According to Pete Roche, one of the big breakthroughs with the projects came with the donation of the site by Seán and Eithne O’Donohoe and family.

“We really couldn’t have asked for a better site . . . situated in the heart of the village and accessed off a county road under the shadow of Knockroe Hill and close to the Old Abbey.

“It really is a very proud time for everyone in the parish and just shows what can be done where there is goodwill, positivity and an outstanding community spirit,” said Cllr. Roche.

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Connacht Tribune

New Galway centre for sexually-abused children

Denise McNamara

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Justice Minister Charlie Flanagan with Children's Minister Katherine Zappone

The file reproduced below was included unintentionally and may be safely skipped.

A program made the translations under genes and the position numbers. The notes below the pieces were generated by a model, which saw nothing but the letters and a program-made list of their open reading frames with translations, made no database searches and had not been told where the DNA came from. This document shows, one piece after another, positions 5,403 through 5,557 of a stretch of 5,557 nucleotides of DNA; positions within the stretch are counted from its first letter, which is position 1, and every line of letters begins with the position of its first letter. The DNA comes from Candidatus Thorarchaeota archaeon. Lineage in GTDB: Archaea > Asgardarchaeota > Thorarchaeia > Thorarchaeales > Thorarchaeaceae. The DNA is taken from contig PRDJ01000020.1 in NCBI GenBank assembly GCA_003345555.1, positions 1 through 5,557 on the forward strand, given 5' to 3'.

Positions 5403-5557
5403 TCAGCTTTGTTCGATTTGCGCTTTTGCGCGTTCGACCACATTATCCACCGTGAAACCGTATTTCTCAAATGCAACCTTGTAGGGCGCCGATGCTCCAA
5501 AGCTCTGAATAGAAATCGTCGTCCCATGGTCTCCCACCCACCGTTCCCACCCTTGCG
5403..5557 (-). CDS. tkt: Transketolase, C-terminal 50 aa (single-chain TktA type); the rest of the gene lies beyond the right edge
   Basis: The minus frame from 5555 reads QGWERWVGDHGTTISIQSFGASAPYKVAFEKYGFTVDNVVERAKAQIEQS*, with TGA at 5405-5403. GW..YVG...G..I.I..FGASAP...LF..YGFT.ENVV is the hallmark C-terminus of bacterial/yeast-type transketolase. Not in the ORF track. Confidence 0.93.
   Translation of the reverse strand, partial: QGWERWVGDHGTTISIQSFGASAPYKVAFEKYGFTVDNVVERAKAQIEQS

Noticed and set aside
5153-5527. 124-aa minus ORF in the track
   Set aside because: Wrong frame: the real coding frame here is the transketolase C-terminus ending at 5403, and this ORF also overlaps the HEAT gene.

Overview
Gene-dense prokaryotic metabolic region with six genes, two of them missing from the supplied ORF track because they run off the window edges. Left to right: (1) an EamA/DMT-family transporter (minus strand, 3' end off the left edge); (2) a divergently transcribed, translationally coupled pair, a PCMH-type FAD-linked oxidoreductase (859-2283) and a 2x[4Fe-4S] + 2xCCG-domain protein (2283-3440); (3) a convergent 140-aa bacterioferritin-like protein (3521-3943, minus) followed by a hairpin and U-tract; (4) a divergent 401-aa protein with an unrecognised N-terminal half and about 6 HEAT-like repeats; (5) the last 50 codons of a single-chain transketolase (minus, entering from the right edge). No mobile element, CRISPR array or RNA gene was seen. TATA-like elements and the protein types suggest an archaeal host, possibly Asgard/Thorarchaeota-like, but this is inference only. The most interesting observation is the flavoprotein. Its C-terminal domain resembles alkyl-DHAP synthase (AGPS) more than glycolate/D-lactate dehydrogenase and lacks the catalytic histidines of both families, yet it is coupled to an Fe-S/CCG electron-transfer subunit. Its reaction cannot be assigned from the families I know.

A new Galway centre for sexually abused children is based on an overseas model where the numbers of investigations doubled and prosecutions tripled once all services were brought under one roof.

The Barnahus Onehouse Galway service will be the first of its kind in Ireland and will be used to roll out other centres across the country.

The location has yet to be finalised but is expected to be operating within months – treating children and adolescents in the Galway/Roscommon catchment areas.

Forensic, child protection, medical, therapeutic and policing services for children who have been subjected to sexual abuse or are suspected victims will be delivered together in a child-friendly setting to avoid re-traumatising them.